The Intangible ABCs of a Leader People Love to FollowPublished October 22, 2018
When I worked in the hotel industry almost 20 years ago, I worked for a boss I did not love following. He hardly ever left his office. He was gruff and often seemed irritated. He was nowhere to be found when things got busy, stressful and chaotic. I dreaded going into work because I knew, before stepping in the door each day, that I was on my own to handle whatever came my way.
The truth is, on paper, the guy would have appeared to be a great leader. He had the background and decades of experience to do the job. He even had vision for where he wanted to see us go as an organization. He provided training for us and we always had the physical resources we need to do our jobs. He was professional and knew a lot about the industry. We were successful in our operations.
Leadership is never a “one-size-fits-all” endeavor. Every person we lead is different.
But he lacked something that could have led to an even higher level of success for us all. He lacked something that we don’t see in a lot of leadership articles. He was lacking the intangibles that a leader must possess if he/she wants to be a leader people love to follow.
These intangibles are the things that separate good leaders from great leaders.
So, I’ve come up with my top three. It’s not meant to be exhaustive, but I do think that if every leader has these intangibles, they will be well on their way to growing into a leader people love to follow.
1) Approach people as individuals.
Leadership is never a “one-size-fits-all” endeavor. Every person we lead is different. They have different experiences, different cultures, different expectations, different skills, abilities, training—just to name a few. It’s one of the complexities of leadership. And, if we approach people as if they’re all wired the same, we miss out on the opportunity to help them reach their potential. It is through their individuality that we can uncover their strengths and leverage them for success.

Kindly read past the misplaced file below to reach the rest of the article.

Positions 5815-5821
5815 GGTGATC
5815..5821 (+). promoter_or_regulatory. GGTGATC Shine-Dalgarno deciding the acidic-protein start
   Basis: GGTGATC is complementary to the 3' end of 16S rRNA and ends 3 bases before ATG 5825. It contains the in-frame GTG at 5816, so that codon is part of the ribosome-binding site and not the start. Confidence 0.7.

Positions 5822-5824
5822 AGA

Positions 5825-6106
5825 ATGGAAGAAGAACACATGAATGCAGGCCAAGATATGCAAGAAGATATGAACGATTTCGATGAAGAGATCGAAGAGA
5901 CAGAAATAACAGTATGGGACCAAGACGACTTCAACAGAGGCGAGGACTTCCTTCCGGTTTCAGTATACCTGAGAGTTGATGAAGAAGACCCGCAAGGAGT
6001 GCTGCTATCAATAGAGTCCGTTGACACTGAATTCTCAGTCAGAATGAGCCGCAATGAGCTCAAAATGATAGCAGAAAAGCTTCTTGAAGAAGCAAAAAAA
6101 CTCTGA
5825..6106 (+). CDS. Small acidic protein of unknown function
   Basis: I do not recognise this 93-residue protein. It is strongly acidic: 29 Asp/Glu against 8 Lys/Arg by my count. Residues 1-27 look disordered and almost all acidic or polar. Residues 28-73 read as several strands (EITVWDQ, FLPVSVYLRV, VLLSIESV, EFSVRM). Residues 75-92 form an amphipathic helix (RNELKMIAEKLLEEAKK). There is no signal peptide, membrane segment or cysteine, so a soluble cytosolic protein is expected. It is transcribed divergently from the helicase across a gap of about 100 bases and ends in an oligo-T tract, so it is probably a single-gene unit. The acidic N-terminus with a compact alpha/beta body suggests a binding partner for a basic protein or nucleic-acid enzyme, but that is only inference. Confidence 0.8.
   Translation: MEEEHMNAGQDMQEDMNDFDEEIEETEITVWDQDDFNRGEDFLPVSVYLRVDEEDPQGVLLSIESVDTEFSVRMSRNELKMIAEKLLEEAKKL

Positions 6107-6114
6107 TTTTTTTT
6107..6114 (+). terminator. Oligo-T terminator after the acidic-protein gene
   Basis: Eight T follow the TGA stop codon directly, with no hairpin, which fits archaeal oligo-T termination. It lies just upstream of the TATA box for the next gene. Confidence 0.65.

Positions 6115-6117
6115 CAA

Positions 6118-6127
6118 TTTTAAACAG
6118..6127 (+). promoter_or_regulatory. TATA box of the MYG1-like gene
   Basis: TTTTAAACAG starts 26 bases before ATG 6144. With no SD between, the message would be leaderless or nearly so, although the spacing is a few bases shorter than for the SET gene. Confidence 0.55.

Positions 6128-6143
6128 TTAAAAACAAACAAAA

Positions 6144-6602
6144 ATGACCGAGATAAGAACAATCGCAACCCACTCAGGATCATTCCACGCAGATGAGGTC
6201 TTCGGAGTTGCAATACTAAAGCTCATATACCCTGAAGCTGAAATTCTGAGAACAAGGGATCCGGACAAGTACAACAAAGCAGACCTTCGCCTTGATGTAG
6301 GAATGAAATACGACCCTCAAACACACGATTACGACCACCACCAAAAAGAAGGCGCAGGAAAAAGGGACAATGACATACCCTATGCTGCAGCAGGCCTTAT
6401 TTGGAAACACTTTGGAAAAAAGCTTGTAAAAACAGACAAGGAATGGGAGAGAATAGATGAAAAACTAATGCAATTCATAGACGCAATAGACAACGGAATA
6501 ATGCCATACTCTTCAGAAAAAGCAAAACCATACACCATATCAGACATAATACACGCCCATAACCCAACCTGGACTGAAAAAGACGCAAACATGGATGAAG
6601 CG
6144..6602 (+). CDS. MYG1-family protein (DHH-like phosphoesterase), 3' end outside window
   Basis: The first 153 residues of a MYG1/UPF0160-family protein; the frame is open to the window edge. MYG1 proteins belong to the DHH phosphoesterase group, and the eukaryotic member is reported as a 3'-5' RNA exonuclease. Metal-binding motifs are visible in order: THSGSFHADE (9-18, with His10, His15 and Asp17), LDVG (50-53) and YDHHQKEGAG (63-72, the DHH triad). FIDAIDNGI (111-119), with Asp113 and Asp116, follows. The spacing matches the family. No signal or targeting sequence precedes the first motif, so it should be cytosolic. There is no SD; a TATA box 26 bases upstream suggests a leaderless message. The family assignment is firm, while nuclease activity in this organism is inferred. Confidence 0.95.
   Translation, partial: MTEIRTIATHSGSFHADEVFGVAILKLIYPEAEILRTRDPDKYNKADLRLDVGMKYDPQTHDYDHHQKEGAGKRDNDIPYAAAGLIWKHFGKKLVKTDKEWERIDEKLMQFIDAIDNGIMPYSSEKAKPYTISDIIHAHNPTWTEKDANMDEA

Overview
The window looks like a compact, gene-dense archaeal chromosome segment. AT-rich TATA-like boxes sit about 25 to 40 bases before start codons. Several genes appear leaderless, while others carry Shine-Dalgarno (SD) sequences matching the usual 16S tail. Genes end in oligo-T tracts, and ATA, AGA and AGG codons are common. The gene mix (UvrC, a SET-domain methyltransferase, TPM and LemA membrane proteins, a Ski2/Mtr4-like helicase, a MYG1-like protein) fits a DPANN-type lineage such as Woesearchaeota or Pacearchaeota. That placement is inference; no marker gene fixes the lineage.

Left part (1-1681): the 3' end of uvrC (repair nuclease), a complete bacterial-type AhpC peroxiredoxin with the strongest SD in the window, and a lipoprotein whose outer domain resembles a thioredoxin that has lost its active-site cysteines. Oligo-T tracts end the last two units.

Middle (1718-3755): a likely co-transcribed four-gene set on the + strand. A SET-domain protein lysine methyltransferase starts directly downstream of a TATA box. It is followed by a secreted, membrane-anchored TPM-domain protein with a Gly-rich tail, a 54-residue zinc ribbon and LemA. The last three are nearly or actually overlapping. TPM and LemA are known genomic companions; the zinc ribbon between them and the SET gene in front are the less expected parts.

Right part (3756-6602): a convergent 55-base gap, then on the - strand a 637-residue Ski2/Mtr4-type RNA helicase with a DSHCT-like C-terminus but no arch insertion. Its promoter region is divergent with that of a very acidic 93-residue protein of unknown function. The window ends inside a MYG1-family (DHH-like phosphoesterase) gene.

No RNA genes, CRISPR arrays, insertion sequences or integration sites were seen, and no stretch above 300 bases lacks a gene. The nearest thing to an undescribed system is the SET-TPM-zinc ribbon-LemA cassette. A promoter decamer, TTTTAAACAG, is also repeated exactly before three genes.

2) Be a good listener.
It is tempting, in leadership, to think that we know the best way to get from point A to point B. After all, we do have all the experience, right? Maybe, but maybe not. Listening to those we lead is an intangible that more leaders need to discover. Listening communicates to those we lead that they are important. Listening helps to foster open communication and more diverse ideas. Listening is the key to unlocking a more loyal, creative and invested follower.
3) Consider life outside of work.
This one is tough. There is a mantra in business that goes something like this: Work is work and home is home–don’t mix the two. It’s a great theory, but it very rarely ever plays out that way. Why? Because work affects my home life and my home life affects my work. Leaders who try to ignore the fact that the people on their team have a life outside of work are missing an opportunity to value their team members deeply. Being aware and considerate of a person’s life outside of work will lead to greater productivity, deeper loyalty and more commitment to their work.
Listening to those we lead is an intangible that more leaders need to discover.
Which of these comes the most naturally to you? Which one needs improvement? Keep leading with vision and results, but don’t let the intangibles disappear.
The more you commit to these ABC’s, the more your team members will feel valued and the more they’ll love to follow you!
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About the Author
Tim Parsons serves as lead pastor at The Journey Church outside Indianapolis, a host site for the GLS. His passion is to help people lead better—at work and at home. Tim’s blog on leadership has been recognized as one “Christian leaders should be reading.” You can find him at www.timparsons.me where you can get his free e-book Leadership For The Rest Of Us, or connect with him on Twitter: @_TimParsons_.